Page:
Testing for leaksBefore considering insulation improvements, first find and plug air leaks—holes, cracks, and gaps that let cold air in and warm air out in the winter—and do the reverse in the summer. If you feel drafts in the winter, that’s an obvious sign of leaks. If you consistently feel chilled between furnace cycles, that’s another sign.

One little leak might not seem like much, but the cumulative effect of several leaks can amount to the equivalent of leaving open a small window. If you have a lot of leaks, they will dramatically decrease the value of any insulation you add.

You can track down major air leaks on your own by taking the following steps: (1) Turn off your furnace on a cool, very windy day; (2) Shut all windows and doors; (3) Turn on all exhaust fans that blow air outside, such as bathroom fans or stove vents; (4) Light an incense stick and move around your house; where smoke is blown, there’s a draft. Focus on inspecting areas where different materials meet—brick and wood siding, foundation and walls, and between the chimney and siding. Other common problem areas—

  • Door and window frames
  • Mail slots
  • Points of entry for electrical and gas lines, cable/satellite TV wiring, and phone lines
  • Outdoor water faucets
  • Where vents pass through walls
  • Cracks or gaps in siding, stucco, masonry, all foundation materials
  • Around window air-conditioning units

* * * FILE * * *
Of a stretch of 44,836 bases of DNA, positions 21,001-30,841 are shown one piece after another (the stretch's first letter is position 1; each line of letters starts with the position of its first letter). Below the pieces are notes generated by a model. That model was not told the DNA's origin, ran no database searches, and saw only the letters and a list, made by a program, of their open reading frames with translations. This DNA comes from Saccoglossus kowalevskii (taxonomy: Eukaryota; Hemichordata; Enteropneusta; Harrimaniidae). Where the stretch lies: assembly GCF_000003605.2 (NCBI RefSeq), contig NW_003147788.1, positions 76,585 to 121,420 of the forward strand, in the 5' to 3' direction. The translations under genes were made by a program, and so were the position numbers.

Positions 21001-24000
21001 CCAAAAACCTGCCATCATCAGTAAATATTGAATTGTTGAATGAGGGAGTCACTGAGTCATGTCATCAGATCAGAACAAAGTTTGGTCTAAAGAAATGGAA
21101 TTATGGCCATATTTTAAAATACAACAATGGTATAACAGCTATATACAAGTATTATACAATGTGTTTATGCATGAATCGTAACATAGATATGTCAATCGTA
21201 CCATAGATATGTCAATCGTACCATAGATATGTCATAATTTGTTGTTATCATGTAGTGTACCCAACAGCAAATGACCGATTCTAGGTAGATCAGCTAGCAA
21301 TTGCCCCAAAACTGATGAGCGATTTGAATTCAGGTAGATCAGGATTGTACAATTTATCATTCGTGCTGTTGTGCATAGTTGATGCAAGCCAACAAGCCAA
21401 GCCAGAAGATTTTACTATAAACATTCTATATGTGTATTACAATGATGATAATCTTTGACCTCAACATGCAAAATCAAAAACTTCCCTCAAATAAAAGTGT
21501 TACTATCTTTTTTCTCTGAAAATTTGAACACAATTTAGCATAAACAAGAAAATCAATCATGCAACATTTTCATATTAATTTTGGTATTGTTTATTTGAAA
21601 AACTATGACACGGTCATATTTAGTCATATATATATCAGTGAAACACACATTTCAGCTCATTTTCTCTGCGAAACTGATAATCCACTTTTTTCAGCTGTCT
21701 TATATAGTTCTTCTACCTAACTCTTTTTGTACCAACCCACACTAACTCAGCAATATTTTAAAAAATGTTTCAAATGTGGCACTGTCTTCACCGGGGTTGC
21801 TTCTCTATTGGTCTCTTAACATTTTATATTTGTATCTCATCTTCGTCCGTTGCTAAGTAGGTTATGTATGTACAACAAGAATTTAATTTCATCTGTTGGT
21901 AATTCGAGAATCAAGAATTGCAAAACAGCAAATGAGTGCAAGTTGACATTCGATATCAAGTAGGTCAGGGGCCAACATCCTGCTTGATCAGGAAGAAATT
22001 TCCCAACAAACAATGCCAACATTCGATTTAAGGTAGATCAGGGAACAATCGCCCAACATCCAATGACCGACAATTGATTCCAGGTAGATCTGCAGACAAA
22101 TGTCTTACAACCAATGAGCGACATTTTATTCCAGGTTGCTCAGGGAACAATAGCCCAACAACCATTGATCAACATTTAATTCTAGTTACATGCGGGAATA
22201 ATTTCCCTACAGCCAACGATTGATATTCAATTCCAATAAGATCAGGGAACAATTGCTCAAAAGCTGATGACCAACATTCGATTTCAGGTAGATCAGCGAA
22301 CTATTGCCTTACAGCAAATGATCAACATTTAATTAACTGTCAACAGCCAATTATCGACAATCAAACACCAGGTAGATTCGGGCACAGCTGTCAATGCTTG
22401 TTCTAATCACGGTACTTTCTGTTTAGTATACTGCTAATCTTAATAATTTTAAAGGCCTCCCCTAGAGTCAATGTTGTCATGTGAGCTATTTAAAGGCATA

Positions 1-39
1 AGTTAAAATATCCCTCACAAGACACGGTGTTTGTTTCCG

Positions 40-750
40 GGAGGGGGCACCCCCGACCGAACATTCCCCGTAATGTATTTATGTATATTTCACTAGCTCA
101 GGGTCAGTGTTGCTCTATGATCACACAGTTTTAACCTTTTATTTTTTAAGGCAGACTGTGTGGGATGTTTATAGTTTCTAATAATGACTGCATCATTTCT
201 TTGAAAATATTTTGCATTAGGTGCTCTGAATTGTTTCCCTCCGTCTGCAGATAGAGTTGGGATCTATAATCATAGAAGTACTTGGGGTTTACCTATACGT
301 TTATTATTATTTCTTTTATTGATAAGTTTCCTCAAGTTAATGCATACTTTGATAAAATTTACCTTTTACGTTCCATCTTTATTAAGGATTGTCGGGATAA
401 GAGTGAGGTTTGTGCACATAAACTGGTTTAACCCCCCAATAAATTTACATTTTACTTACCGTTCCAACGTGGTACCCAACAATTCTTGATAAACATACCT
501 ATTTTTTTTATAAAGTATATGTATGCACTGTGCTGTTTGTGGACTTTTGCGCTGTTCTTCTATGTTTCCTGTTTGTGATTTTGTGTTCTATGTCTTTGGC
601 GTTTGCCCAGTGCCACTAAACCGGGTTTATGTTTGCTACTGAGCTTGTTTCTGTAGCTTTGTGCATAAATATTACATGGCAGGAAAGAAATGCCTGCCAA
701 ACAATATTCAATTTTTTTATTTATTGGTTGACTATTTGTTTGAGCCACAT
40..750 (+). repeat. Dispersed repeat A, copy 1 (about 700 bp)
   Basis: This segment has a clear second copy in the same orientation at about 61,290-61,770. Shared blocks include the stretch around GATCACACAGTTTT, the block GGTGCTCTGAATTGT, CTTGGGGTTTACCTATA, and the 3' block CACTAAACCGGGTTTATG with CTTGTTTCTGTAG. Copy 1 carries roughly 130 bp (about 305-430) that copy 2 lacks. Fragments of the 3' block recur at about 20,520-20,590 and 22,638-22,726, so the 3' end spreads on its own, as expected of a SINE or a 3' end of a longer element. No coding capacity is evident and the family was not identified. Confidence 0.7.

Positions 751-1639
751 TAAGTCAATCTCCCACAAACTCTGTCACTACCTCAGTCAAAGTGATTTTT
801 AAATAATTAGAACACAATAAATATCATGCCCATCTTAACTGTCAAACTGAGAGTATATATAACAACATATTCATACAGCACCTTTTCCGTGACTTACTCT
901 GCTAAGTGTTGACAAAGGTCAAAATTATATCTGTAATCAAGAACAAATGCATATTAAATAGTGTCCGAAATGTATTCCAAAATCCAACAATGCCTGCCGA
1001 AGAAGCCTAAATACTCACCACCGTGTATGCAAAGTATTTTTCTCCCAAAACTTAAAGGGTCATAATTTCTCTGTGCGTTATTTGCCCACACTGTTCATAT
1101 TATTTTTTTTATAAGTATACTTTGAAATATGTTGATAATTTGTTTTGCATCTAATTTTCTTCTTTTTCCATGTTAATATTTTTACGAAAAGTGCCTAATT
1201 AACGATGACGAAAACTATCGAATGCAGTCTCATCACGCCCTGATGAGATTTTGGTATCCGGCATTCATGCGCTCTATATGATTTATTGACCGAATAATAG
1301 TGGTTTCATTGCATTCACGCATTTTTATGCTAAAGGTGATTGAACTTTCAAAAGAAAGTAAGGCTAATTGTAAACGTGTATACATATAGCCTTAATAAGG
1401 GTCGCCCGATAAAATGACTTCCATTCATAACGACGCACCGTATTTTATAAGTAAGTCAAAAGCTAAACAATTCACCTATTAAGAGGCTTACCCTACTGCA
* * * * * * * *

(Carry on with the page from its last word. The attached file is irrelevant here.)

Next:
Use caulk to seal any cracks or gaps measuring less than 1/4 inch wide. For larger cracks, use polyurethane foam sealant. To minimize leakage around doors and windows, install weatherstripping. Open-cell foams are inexpensive and relatively inefficient but easy to apply and suitable for low-traffic areas. Vinyl is more expensive and lasts longer. Metals last for years and provide a decorative element for older homes. Choose according to location, function, and appearance.

Finally, check for holes or gaps in exposed ductwork and seal them with duct tape. Leaky ducts can waste 20 percent or more of your home heating energy bill.

A good energy auditor can identify even more leaks using equipment that will find leaks you can’t find yourself. Before shelling out $300 to $500 or more for a full audit, find out if your utility company offers basic energy audits for free or for a heavily discounted ($99 or so) fee.

Also, before paying for a full audit, confirm that the contractor will use a calibrated blower door to measure the overall air leakage of your home, and make sure it will perform a thermographic inspection using an infrared camera, and if you’re paying for the audit, hire one certified by the nonprofit Residential Energy Services Network (Resnet). Certified auditors must complete Resnet’s training program and carry a minimum of $500,000 in liability insurance.